Buying an off the plan property is a huge leap of faith, make sure you do your homework to avoid making the mistake I made.
This subject is very near and dear to my heart as I personally lost lots money on an off the plan deal few years ago. With an existing property, what you see is what you get generally. However, when you buy an apartment off the plan, you are trusting that the developer will deliver exactly what was shown on the brochures. In my case the developer did not deliver and I ended up losing on huge capital gain.
Don’t get me wrong though buying off the plan can definitely work for you but you need to do your homework first. Here’s what you need to know:
1. Specify everything in the contract.
Learn as much about the development as you can and then make sure every detail is specified in the contract including fixtures and fittings. For example: specify not only what kind of appliances should be in the property, but what particular brand and model.
2. Make sure the developer is a renowned and credible one.
This is a very important one! I would recommend you to steer clear of no name brands – no matter how glossy their brochures are. This brings me to my horror story with Massland.
I put down $40,900 in 2012 and got $40,900 in 2016. After 4 years I had no property, no capital gain and not even interest on my money. Had I gone and invested that money into an existing property, my capital gain would have been roughly $120k by now. Ironically, I work in real estate, you’d think I’d be less susceptive to these things but turns out no. There was nothing Fair trading could do about it either.
Also, go and look at the developer’s existing developments. Talk to the residents, see if there’s any major defects they have to complain about.
3. Request your deposit to be placed in a Trust Account or a Term Deposit
The developer arena is relatively poorly regulated by Fair Trading and they are NOT required to place your 10% deposit into a trust account. This is a major risk and you need make sure your deposit is safe in a trust account or a term deposit. I would recommend a term deposit since your money could earn interest there. Better still, give them a bank guarantee. You will thank me later for this.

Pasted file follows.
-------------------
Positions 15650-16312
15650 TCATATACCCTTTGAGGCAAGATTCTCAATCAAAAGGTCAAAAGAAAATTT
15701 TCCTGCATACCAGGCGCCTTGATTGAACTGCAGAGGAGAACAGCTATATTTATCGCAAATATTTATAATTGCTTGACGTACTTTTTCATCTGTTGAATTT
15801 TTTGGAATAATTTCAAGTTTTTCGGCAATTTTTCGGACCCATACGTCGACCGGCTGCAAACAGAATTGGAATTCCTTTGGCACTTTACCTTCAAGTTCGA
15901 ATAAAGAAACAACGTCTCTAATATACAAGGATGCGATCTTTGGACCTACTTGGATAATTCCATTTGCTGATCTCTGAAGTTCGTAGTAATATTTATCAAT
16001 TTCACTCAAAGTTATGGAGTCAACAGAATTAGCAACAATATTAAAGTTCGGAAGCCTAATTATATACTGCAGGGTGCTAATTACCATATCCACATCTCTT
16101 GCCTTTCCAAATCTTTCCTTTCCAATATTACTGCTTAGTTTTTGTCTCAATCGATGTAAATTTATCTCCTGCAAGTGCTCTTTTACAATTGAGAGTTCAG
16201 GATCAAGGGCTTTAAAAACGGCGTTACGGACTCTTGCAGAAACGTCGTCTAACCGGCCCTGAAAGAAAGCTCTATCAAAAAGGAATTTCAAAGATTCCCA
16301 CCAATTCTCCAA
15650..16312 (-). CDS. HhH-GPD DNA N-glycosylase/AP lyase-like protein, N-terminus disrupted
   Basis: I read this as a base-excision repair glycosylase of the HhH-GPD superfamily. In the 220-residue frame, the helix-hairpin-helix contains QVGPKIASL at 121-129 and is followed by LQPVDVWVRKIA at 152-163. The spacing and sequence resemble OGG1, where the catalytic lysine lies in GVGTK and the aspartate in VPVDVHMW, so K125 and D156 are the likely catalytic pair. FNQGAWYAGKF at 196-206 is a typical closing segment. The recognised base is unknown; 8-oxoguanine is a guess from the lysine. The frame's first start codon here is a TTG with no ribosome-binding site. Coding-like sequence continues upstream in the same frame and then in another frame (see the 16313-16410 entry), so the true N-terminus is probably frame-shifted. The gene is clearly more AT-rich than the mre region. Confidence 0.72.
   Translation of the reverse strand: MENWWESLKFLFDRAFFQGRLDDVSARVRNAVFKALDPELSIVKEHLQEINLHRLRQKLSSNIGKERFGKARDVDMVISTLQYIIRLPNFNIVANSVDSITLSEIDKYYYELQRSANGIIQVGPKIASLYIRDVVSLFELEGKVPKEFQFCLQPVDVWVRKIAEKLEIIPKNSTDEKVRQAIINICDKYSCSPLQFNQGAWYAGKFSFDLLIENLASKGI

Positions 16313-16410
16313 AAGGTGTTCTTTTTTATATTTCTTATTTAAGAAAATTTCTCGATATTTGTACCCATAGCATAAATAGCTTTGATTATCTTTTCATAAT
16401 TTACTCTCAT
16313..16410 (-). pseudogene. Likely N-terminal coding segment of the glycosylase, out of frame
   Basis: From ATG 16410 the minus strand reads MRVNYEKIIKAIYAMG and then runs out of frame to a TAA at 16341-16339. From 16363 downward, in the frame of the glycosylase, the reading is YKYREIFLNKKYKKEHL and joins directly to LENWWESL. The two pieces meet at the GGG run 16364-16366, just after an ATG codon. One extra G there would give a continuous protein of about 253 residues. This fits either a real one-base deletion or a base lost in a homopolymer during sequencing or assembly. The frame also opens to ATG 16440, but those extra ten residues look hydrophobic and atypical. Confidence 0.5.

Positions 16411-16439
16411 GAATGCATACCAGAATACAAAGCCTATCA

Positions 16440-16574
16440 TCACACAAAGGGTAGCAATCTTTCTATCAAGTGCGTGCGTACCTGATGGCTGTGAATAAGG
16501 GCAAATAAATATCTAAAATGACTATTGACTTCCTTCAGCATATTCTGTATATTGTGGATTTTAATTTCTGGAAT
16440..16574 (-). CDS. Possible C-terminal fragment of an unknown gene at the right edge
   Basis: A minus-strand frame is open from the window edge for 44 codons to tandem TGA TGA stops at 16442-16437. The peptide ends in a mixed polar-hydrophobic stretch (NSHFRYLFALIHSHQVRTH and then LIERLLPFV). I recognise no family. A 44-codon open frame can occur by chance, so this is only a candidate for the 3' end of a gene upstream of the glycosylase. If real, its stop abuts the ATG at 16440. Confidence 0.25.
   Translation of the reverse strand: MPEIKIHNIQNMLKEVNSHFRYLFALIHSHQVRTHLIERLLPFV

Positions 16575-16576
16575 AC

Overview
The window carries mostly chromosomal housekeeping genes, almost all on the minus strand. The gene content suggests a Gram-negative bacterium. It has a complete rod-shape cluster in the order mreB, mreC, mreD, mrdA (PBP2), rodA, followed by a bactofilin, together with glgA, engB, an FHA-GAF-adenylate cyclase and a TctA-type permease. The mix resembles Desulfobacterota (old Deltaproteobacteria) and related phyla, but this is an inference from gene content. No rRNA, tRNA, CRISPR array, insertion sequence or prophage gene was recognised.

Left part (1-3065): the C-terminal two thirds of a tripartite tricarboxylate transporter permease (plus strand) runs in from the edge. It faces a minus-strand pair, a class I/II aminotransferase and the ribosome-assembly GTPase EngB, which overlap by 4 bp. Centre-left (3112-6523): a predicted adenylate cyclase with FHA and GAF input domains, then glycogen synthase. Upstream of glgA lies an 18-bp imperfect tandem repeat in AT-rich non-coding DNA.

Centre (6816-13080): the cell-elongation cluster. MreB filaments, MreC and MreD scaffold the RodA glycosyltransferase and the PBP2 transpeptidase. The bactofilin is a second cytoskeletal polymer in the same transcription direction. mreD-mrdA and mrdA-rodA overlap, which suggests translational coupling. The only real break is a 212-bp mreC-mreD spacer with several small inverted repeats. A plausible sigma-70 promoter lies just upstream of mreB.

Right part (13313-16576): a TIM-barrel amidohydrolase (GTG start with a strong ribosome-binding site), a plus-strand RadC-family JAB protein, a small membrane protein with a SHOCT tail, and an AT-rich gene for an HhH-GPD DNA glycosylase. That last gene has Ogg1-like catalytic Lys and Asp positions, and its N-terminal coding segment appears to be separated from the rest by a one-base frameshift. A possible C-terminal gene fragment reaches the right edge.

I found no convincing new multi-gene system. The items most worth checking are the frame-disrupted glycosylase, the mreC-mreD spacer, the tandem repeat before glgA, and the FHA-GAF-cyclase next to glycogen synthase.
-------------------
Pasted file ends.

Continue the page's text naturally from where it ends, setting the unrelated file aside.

4. Keep a copy of the exchanged contract – at the least the front page of it
This is a personal lesson I learned the hard way and it cost me a lot of money. I couldn’t prove the authorities that I had signed a contract with Massland because I didn’t have a copy of the contract.
5. Last but not least, make sure you ask your solicitor to duly run through the contract to avoid dodgy clauses in it.
As mentioned previously, off the plan properties sales are poorly regulated by Fair Trading. You would want to avoid any clauses in your contract that states such as “The developer/vendor will not be responsible should the final property differ from what was being advertised” etc. You would think who would insert such clauses but trust me, some developers will get away with anything if you let them.
All in all, hopefully this gave you a little insight into what to do when buying an off the plan property. Remember, someone has already paid the price to learn these lessons so don’t repeat it.
What we love:
What we don't:
Building construction completed:
Building management details: